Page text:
Tags: Welch | Obama | Enemies | nixon

Former GE CEO Jack Welch: Obama’s ‘Enemies List Would Make Nixon Proud’

Friday, 13 April 2012 10:41 AM

President Barack Obama's policy of casting blame on industries to stir up anger among voters has given the president “a list of enemies that would make Richard Nixon proud,” says former GE CEO Jack Welch.

The divide-and-conquer approach never works.

"It was the insurance executives in healthcare. It was the bankers in the collapse. It was the oil companies as oil prices go up. It was Congress if things didn’t go the way he wanted. And recently it’s been the Supreme Court," Welch writes in a Reuters blog.

Editor's Note: Did Obama Betray America? Video Reveals Truth

“Over the past three years, Obama has taken a sort of divide-and-conquer approach, amassing a list of enemies that would make Richard Nixon proud – bankers, healthcare insurance providers, oil companies, wealthy taxpayers, Congress and, most recently, the Supreme Court,” Welch wrote.

“Surely his supporters must think this particular tactic is effective, but there can be no denying that the country is more polarized than when Obama took office.”

A president should run a country the way a good CEO runs a company by coalescing instead of pitting units against one another, and a Mitt Romney victory could end the finger-pointing plaguing the country.

"It'd be great for the country. We’d be a stronger country. We’d have more jobs. We’d have more people getting a piece of the pie," Welch says of a Romney victory on CNBC's "The Kudlow Report."

"And we wouldn’t have this divisive nature that we have with this president, screaming at one group and then screaming at the next group in a high-pitched voice."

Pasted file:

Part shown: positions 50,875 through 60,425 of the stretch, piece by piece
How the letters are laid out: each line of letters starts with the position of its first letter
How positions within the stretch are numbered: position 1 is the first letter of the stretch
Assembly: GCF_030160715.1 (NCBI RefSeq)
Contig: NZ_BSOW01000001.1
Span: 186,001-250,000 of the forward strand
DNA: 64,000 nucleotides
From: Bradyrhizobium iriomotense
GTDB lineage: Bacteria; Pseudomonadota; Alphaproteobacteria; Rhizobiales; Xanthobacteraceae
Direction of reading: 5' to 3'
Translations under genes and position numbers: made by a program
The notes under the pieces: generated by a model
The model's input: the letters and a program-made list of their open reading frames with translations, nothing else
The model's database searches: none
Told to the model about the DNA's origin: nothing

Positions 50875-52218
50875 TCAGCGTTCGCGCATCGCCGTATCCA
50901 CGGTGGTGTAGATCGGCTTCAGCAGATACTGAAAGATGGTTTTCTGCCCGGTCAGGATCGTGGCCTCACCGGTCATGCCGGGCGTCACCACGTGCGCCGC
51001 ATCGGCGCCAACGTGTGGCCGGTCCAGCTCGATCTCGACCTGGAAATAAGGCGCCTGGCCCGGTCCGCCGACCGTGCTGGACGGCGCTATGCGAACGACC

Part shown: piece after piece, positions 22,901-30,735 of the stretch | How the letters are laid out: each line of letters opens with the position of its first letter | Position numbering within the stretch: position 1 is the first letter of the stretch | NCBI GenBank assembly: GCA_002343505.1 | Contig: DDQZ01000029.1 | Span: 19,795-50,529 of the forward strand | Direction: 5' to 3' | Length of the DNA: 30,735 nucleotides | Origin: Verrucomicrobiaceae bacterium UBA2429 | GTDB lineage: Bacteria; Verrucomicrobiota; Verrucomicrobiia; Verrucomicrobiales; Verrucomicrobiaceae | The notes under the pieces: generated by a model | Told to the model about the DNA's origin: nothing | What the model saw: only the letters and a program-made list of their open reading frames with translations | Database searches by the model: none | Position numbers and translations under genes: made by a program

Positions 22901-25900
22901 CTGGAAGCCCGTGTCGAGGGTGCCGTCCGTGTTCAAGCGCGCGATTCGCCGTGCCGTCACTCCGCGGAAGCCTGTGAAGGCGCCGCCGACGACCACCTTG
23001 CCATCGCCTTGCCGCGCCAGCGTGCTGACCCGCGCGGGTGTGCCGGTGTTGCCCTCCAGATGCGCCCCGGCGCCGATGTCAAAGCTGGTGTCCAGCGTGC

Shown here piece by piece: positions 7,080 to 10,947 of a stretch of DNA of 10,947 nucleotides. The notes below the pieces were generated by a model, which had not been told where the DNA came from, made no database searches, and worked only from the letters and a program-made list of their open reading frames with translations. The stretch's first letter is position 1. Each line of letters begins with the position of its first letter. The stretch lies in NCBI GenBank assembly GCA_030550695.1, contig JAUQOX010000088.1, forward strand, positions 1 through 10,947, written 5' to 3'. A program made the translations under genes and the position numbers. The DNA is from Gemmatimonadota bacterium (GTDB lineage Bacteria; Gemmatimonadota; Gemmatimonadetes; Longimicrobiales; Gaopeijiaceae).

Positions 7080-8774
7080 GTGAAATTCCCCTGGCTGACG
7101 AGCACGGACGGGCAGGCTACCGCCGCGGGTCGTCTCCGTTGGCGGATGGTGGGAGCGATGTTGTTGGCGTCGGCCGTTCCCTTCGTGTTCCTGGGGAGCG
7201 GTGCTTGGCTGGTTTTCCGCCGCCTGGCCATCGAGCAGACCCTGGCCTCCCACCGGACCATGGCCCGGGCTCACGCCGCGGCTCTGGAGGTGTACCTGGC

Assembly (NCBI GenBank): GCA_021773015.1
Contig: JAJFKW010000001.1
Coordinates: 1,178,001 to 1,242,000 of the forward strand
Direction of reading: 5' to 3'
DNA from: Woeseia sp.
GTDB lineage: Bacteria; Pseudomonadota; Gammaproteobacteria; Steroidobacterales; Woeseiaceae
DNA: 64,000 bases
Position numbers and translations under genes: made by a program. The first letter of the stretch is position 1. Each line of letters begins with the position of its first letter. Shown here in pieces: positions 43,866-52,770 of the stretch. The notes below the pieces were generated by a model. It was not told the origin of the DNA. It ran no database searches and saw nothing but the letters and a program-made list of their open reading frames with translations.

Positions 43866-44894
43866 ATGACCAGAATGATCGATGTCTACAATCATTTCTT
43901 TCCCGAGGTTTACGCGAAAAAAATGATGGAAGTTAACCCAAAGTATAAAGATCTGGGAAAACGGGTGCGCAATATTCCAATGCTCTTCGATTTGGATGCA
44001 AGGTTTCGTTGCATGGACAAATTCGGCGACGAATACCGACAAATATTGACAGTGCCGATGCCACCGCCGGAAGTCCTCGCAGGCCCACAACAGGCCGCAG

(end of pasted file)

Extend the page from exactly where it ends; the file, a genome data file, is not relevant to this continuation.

Turning to bright spots in the overall economy, Welch says he sees modest growth in sectors such as food and chemicals, along with non-residential construction and infrastructure despite headwinds slowing recovery.

"While the economy was strong, it wasn’t accelerating the way I thought it would after the fourth quarter,” Welch says

"On the negative side, though, we’ve got gasoline prices, we’ve got Europe, we don’t know where China is going and we’ve got tax increases right around the corner," Welch says.

Some experts say both Obama and Romney are slumping against blue-collar swing voters, with Obama coming across as a liberal elite while Romney comes across as aloof and out of touch.

"For Romney to win, he's got to get Midwestern, blue-collar voters because they form a swing bloc," says David Woodard, political science professor at Clemson University and a former GOP consultant, according to U.S. News & World Report.

"I don't think that they are really in Obama's camp — it's like they're able to be courted, but you have to court them. You can't just ignore them and hope that they come in."

Editor's Note: Did Obama Betray America? Video Reveals Truth

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